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Analysts Say Audacy Is Threading A Financial Needle And A Restructuring Remains Possible.


With Audacy’s stock now trading over the counter after the New York Stock Exchange began proceedings to delist it, and with shareholders set to vote Wednesday on a reverse stock split, the company is being closely scrutinized. Wall Street analysts say the key to Audacy weathering its fiscal storm is getting an extension on its term loan that comes due next year. Pushing the due date on the $632.4 million it owes its first lien lenders to July 2026 would give the company some breathing room.


Just as important, analysts say Audacy needs to convince its first lien lenders to amend the terms of its term loan, which currently stipulates that its net debt can’t be more than four times its total earnings during the previous 12 months. If that happens, Audacy will have tripped the loan covenant, putting it into a technical default.


Based on first quarter financial results and second quarter pacings Audacy reported May 10, B. Riley Securities Equity Research analyst Dan Day expects Audacy to trip that covenant when its Q2 results are released. The advertising downturn pushed its Q1 revenues down 5.7%, while total operating expenses rose 1.9% and earnings plunged 86%. Audacy has said it expects Q2 revenue to decline in the mid- to upper-single digits. With revenues down and costs up, “it's obvious to everybody that's going to happen,” says Day, whose firm dropped coverage of Audacy on Friday after NYSE suspended trading of the company’s stock.


While tripping the term loan covenant would put Audacy into a technical default, it’s questionable whether its first lien lenders would want to put the company into a messy chapter 11 bankruptcy in today’s economic environment. Amending the covenant – most likely for a token amount of money – would be easier. That, in tandem with extending the term loan maturity date to July 2026, would give Audacy another two years to prove its digital transformation can produce the results it has promised investors.


Lenders Likely To ‘Play Ball’ With Field Family


Day doesn’t believe the first lien lenders have any incentive to push Audacy into chapter 11 bankruptcy. “I think they have every incentive to play ball right now with the Field family,” he says. “Audacy isn’t going to run out of cash, they can still sell some assets. I think the most likely scenario is you get the debt pushed out to 2026 and you get the covenant amendment – whatever they have to give up in exchange for that. And then you have a little more breathing room to prove out this digital transformation story you're trying to sell people on.”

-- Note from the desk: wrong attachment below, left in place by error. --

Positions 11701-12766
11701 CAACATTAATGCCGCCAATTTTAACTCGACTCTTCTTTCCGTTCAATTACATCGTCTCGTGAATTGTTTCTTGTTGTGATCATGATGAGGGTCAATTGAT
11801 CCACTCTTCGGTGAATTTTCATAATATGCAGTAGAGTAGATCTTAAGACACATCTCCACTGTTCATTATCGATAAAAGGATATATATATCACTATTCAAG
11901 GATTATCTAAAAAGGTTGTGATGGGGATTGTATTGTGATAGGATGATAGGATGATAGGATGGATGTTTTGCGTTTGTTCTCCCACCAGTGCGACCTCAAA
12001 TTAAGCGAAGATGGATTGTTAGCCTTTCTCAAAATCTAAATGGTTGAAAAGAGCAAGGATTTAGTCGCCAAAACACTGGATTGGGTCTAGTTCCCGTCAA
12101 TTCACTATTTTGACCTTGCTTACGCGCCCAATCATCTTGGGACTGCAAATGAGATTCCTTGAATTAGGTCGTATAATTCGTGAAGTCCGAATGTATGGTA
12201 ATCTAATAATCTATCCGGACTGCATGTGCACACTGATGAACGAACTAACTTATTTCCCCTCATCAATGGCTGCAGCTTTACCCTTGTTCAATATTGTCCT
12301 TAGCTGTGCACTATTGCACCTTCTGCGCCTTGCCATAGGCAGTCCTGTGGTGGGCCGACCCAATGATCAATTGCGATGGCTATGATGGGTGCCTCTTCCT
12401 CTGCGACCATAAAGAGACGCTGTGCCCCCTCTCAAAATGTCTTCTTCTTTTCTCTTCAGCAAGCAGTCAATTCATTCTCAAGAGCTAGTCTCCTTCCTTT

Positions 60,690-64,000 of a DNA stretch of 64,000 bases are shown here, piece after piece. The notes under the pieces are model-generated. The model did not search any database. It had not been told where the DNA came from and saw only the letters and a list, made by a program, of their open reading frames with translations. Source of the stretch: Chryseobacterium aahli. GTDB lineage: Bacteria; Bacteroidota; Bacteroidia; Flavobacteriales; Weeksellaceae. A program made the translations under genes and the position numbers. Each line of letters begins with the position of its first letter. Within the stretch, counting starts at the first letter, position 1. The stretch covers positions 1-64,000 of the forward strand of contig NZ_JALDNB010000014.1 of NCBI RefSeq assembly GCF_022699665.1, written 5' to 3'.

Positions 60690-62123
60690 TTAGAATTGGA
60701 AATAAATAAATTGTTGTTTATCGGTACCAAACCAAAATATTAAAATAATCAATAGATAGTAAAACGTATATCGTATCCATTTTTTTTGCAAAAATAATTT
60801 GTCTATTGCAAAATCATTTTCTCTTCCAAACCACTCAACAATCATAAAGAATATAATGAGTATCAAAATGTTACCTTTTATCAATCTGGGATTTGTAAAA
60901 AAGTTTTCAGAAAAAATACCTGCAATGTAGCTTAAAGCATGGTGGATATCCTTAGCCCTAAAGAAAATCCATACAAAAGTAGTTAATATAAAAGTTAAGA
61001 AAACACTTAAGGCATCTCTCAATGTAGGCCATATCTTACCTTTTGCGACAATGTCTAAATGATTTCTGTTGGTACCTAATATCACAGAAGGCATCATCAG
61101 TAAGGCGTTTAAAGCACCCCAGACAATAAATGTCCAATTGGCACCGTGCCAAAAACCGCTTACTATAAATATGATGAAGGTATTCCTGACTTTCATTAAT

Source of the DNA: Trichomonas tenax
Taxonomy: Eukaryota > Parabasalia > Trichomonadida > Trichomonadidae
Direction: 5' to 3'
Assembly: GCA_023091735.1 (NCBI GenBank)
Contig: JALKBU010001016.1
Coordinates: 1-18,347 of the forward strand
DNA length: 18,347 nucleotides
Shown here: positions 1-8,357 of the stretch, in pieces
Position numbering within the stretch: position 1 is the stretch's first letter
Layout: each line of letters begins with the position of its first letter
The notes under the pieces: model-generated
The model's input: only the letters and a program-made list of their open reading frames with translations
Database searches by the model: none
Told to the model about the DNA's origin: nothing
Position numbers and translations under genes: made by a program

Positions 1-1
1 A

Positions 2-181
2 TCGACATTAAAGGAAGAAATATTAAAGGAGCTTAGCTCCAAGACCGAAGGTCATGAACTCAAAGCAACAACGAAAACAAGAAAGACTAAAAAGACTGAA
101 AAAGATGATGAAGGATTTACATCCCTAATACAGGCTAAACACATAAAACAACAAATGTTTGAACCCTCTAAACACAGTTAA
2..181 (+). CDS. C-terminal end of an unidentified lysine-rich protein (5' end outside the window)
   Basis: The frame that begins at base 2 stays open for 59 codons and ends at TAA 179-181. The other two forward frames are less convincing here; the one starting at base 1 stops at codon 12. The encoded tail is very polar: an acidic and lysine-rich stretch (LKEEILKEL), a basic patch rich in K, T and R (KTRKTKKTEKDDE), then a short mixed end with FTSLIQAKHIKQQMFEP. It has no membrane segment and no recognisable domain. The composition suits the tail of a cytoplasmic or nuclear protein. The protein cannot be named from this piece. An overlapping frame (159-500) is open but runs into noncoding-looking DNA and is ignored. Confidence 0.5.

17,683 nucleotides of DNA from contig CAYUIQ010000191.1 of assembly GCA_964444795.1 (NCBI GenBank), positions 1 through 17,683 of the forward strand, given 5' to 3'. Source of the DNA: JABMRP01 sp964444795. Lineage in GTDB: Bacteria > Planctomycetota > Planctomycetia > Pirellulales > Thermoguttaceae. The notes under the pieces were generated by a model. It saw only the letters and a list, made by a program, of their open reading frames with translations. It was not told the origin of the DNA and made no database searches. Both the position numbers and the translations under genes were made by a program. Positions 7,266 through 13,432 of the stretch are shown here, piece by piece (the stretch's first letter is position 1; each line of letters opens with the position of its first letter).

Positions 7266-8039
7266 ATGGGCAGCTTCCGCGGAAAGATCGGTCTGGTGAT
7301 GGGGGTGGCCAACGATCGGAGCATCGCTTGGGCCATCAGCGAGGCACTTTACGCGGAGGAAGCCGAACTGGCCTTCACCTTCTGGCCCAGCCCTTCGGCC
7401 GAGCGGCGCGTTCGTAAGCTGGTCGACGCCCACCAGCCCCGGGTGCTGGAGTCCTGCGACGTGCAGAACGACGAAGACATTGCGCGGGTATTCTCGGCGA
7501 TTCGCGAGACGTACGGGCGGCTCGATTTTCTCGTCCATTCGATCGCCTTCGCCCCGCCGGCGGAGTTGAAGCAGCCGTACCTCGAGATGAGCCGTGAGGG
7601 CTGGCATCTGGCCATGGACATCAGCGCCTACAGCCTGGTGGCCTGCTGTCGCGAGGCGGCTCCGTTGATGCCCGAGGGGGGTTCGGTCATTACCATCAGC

Factor in increased revenue from the 2024 elections, an anticipated recovery in ad spend and Audacy’s earnings could bounce back. However, if the company is in the same financial pickle in 2026 that it currently faces, the banks are unlikely to offer another extension. “They get that extension to 2026 and that’s it. They’re not getting another one,” Day predicts. “They need to prove it out and then they need to get that debt refinanced. And the only way that happens is if they're successful in executing on everything they've said they can do.”


None of the above, however, would address the issue of the $1 billion in bonds Audacy owes its second lien lenders. That includes $460 million that matures in 2027 and $540 million due in 2029.


“There’s no way that’s getting refinanced. Something has to give with those eventually,” Day says. A financial restructuring, either in or out of court, in which the bondholders agree to a debt-for-equity swap is a likely scenario, he believes. In this case, the bondholders would end up as the equity owners of the new company, making the first lien lenders the only debt holders. Noble Capital Director of Research Michael Kupinski also sees this as the likely scenario for Audacy. “I see no way out, outside of a financial restructuring,” he told Inside Radio.


Business As Usual


In the meantime, analysts peg Audacy’s chances of succeeding in its appeal of the NYSE move to delist its stock as slim to none. The company’s plans to execute a reverse stock split aren’t seen as a viable solution, either. Says Kupinski, “A reverse stock split does not resolve the issues at the company. The company is staring at a prospective financial restructuring.”


For now, CEO David Field says it’s business as usual. “Our radio stations, digital platforms, podcasts, and all other products and services will continue operating normally,” he said last week. “We continue to execute a robust action plan to emerge healthy from current conditions,” he continued, adding that the company had $124 million in liquidity as of March 31, 2023.

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